Have you got a holiday planned? Going somewhere for a long weekend? Heading to a conference or, as I sometimes do, tacking on a couple of days after a business trip?
Instead of using a hotel, why not try out Airbnb? Haven’t used it before? No problem – read on!
The first time I used Airbnb was in Macau, China. I was booked for a day of work, and decided I would stay a couple of days afterwards and play tourist. But I didn’t realise when I’d booked my flights that Macau is the ‘Las Vegas of China’, and pretty expensive to stay in. A friend suggested I try Airbnb for a cheaper room…and I haven’t looked back.
I’ve written about my experiences a few times on Wherever the Wind Takes Me, and quite a few people have asked me what Airbnb is, and how you use it. Here’s a handy guide which will walk you through it and make sure you have a great stay. If you have any questions, pop them in the comments and I’ll see if I can help.
There’s also a £16 credit HERE to get you started!
Airbnb is a ‘peer-to-peer’ website website where people list, find and rent lodging (wiki says it has over 1,500,000 listings in 34,000 cities in 190 countries. Pretty impressive – and it’s still growing). Peer-to-peer means that Airbnb don’t own any of the rooms themselves, rather, they help hosts and guests to find each other and use each others’ services.
Where to Start
The first thing to do is to decide what you are looking for, and where. Do you want a shared room (with a stranger), a private room in a house where someone is living, or the place to yourself? (I personally can’t imagine booking the first one for myself, but I have stayed happily in both the latter.)
How long do you want the lodging for? With so many listings, there’ll be a host (or many) who will meet your needs, whether you’re looking for a night, a weekend, a week or something more long term. Quite a few digital nomads that I know use it for stays of one to two months when they hit a new city as it’s an easy way to find a short-let.
Set Up Your Airbnb Profile
When I started, I thought having a complete profile was more important for hosts than for guests, but I was wrong. The website is set up to make sure that both guests and hosts are able to choose who stays with them – both parties review each other.
If you’re a guest, these reviews show up under your profile, so when you want to stay somewhere, your prospective host can check you out in the same way you can check them out. And they can refuse your booking!
It’s easy enough to set up – just fill in the various fields. Put in a bit about yourself – it doesn’t have to be an essay, but it shows you’re a real person. I also have a little about the kind of traveller I am (and that I’m clean and tidy, can’t help right?!).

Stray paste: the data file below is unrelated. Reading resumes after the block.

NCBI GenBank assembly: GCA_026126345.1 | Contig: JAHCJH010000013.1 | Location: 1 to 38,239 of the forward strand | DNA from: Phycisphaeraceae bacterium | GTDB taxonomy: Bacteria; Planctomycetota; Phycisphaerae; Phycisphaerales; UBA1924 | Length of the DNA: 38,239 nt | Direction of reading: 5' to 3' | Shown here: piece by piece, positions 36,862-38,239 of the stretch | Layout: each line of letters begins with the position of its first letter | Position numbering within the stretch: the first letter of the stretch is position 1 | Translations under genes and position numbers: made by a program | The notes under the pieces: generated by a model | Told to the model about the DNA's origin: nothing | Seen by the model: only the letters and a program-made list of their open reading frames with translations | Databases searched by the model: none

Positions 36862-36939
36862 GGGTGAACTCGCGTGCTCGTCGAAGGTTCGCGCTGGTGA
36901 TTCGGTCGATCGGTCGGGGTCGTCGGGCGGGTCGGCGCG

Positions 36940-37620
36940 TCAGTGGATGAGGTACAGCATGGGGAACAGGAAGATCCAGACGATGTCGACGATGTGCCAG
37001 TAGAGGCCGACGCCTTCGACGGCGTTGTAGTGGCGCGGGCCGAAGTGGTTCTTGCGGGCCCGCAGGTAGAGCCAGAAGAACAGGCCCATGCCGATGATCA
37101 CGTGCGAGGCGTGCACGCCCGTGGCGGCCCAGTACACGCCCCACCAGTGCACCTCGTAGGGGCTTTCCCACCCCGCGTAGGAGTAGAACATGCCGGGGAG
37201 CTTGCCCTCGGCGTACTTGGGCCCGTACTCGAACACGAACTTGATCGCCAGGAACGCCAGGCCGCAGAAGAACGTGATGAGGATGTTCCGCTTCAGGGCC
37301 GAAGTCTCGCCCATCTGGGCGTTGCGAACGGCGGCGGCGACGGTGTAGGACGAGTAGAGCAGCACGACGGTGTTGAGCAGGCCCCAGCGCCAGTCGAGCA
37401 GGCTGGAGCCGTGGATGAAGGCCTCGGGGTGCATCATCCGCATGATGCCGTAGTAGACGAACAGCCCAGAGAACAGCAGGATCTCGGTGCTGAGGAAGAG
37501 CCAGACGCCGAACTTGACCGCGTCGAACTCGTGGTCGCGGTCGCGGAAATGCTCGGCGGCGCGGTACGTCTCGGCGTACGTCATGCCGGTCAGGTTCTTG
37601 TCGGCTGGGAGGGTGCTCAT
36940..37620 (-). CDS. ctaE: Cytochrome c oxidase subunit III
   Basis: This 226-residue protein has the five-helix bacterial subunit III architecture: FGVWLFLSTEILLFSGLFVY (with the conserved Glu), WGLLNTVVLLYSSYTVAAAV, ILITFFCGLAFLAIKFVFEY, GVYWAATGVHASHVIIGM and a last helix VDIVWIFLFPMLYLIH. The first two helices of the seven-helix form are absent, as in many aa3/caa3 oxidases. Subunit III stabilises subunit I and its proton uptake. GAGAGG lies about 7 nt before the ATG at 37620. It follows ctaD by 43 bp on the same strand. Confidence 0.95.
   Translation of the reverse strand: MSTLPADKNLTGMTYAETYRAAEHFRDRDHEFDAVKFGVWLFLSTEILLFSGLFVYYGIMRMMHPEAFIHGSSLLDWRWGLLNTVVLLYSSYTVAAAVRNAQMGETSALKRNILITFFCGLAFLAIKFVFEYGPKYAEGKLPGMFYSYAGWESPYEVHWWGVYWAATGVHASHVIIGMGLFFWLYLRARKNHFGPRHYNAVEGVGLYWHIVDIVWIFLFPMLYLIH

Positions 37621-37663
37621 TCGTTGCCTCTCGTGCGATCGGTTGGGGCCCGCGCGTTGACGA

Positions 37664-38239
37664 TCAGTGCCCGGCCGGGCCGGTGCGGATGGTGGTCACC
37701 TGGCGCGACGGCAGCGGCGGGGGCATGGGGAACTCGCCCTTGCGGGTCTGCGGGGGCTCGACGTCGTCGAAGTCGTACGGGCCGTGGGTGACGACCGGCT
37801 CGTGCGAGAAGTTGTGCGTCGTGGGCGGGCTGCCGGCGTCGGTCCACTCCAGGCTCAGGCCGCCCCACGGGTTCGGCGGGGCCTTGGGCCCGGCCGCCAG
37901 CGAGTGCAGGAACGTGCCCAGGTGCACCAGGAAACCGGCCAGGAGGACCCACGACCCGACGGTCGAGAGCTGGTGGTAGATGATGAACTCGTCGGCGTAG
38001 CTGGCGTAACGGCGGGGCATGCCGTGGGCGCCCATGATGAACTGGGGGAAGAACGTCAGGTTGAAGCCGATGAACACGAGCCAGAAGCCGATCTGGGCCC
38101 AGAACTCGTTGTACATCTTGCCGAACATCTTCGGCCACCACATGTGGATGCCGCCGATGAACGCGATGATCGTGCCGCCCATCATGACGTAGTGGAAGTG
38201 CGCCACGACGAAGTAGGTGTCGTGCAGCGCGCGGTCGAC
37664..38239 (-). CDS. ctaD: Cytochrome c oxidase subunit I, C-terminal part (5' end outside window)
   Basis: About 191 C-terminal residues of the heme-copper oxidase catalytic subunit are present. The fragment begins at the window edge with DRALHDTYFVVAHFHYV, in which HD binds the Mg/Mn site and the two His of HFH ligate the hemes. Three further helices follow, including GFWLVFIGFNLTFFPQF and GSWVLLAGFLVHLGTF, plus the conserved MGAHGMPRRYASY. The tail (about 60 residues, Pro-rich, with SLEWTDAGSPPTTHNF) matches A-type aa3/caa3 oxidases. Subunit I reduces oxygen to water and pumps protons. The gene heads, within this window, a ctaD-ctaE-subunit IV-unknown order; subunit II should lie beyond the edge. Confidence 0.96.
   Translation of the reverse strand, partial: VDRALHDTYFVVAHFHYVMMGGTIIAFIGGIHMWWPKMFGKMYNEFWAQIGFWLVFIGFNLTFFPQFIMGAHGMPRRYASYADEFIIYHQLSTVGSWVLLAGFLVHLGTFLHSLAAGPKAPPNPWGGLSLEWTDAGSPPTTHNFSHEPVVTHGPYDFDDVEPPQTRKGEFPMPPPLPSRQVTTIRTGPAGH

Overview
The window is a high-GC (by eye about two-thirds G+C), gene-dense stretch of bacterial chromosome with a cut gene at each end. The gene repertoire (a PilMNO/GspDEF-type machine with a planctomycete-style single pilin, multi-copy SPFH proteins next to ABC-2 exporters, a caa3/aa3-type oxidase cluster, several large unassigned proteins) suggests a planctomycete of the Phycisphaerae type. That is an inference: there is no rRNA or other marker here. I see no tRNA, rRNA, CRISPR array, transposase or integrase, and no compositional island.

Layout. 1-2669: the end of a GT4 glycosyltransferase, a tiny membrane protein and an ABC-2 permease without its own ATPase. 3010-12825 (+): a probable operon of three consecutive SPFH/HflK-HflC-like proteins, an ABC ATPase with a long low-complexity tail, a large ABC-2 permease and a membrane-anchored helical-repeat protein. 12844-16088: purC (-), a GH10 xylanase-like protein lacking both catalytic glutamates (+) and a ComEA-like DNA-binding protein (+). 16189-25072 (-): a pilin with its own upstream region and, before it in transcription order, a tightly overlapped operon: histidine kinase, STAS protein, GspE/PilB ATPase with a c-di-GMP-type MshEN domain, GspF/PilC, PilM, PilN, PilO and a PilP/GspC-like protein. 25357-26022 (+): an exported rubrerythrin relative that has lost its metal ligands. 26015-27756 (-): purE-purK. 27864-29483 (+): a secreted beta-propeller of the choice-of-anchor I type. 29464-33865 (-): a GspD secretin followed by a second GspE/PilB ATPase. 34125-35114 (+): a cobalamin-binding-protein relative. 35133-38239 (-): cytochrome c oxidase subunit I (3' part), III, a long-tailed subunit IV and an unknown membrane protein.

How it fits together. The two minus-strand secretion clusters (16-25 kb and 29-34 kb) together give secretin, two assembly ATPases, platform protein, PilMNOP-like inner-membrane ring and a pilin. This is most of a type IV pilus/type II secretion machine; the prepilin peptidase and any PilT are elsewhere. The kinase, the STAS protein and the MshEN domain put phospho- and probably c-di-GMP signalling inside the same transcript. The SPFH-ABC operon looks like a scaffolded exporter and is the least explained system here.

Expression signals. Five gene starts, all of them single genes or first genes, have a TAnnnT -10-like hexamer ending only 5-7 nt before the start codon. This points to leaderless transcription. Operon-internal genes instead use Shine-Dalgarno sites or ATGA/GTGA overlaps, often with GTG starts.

I also recommend getting your ID verified, which helps hosts to know you have been through at least a limited checking process. I had to upload a government ID, and I also have my airbnb connected to my Facebook profile (although others can’t see that, airbnb can see the history there and so it helps to show you are ‘real’). This sometimes takes a little time, so it’s worth doing this in advance of booking your first place.
Book Your Lodging: Tips on how to narrow down your choice
Get back to the airbnb home page and fill in the following fields:
- Where do you want to go
- Check in
- Check out
- How many guests
This will make sure that all the properties you’re shown are available for the time period you want, and are in loosely the right place.
2. Choose Room Type and Your Price Range
For me, the room type (as described above, shared, private, entire place) depends a bit on the purpose of my trip, though I sometimes circle back to it depending on price. In Macau, my budget meant that a private room in someone’s space, whilst sharing their living room etc, was the most realistic option. You can see the average price in grey on the ‘price range’ bar which can be really useful.
3. Use the Map
This helps with location – in Portland I was attending a workshop, and wanted to be within walking distance of that, which put me in a more local neighbourhood rather than in the centre of the city.
You can move the map around by dragging and dropping, or you can click on the +/- to zoom in or out.
Read through the full listing
Putting in your dates, and tips #1/2/3 should have narrowed down your options, so now you need to start looking at the details. Don’t just skim here. You need to read all the info on the listing. The next few tips will help you to pick out the most useful details to review:
4. Check Your ‘Must-Haves’
I need wifi. It’s not optional given I work on the road. The ‘Amenities’ section will show you what the property offers, and what it doesn’t offer (anything crossed out in faded grey). At times I have also needed parking, a washing machine, and wanted a pool, so you can use the amenities section to make sure the property you are looking at has what you need.
5. Look at the Star Rating
The star rating is at the top, next to the description and the location of the lodging. If you click on it, it breaks down into:
- Accuracy – did the description on Airbnb match what was actually there
- Communication – did the host communicate quickly and efficiently with the guest
- Cleanliness – was the property clean
- Location – was it a good location
- Check in – was the check in process straightforward
- Value – did it feel like value for money
I have a quick look at this first, before I dive into the reviews. If the property has less than 3.5 stars, I tend to ignore it.
6. What are the Property’s Reviews Like?
Actually, first of all, do they have any reviews?
I’m a single female traveller for the most part, and I don’t want to be the first person to try a property. Which is not to say I think it’s especially dangerous to do that – and you will often find some excellent deals on properties that are new and are looking for reviews, and lower their price to entice travellers to stay with them – but it’s just not worth the small risk I’d be taking to do that for me.